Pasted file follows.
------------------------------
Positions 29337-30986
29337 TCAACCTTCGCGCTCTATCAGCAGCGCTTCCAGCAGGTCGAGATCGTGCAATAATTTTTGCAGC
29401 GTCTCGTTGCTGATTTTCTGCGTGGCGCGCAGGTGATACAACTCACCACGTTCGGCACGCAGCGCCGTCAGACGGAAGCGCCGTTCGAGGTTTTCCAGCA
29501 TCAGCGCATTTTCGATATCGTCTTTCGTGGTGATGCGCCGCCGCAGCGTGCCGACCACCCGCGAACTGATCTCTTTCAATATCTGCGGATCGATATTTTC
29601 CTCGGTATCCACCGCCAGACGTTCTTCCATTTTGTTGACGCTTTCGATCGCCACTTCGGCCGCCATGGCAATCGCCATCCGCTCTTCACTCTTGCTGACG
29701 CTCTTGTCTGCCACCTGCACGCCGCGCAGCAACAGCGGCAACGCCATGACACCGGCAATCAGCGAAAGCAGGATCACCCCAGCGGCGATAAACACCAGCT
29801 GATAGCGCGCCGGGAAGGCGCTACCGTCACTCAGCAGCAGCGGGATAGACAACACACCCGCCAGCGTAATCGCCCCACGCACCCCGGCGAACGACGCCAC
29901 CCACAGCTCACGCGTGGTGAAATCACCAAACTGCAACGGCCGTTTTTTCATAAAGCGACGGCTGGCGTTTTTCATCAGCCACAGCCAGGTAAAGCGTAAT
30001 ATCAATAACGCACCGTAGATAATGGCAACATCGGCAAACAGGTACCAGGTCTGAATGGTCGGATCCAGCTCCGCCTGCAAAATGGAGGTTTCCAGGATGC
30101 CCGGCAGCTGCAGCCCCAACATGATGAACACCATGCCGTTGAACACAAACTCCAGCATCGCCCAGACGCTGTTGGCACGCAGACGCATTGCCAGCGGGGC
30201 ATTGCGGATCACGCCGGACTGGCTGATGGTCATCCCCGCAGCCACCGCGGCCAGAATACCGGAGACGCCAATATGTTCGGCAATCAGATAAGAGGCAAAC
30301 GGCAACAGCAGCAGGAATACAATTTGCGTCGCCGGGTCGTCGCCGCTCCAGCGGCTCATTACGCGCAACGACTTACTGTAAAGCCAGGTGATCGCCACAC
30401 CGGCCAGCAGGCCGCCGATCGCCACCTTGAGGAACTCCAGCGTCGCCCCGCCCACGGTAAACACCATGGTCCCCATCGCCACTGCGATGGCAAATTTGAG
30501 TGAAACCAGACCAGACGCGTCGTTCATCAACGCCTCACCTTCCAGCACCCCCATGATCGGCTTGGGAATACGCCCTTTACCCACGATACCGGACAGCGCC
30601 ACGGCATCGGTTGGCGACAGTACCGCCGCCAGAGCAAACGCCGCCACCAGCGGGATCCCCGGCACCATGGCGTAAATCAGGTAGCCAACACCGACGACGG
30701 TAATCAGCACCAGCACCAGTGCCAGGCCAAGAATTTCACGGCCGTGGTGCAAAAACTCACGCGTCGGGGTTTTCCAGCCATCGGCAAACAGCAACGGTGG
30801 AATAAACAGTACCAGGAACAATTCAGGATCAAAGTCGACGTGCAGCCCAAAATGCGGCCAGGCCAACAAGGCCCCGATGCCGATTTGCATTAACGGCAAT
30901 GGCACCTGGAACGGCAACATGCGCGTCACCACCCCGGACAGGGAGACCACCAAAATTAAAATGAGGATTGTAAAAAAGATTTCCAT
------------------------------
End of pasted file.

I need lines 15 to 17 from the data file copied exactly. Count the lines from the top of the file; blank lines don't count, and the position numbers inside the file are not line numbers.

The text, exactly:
30601 ACGGCATCGGTTGGCGACAGTACCGCCGCCAGAGCAAACGCCGCCACCAGCGGGATCCCCGGCACCATGGCGTAAATCAGGTAGCCAACACCGACGACGG
30701 TAATCAGCACCAGCACCAGTGCCAGGCCAAGAATTTCACGGCCGTGGTGCAAAAACTCACGCGTCGGGGTTTTCCAGCCATCGGCAAACAGCAACGGTGG
30801 AATAAACAGTACCAGGAACAATTCAGGATCAAAGTCGACGTGCAGCCCAAAATGCGGCCAGGCCAACAAGGCCCCGATGCCGATTTGCATTAACGGCAAT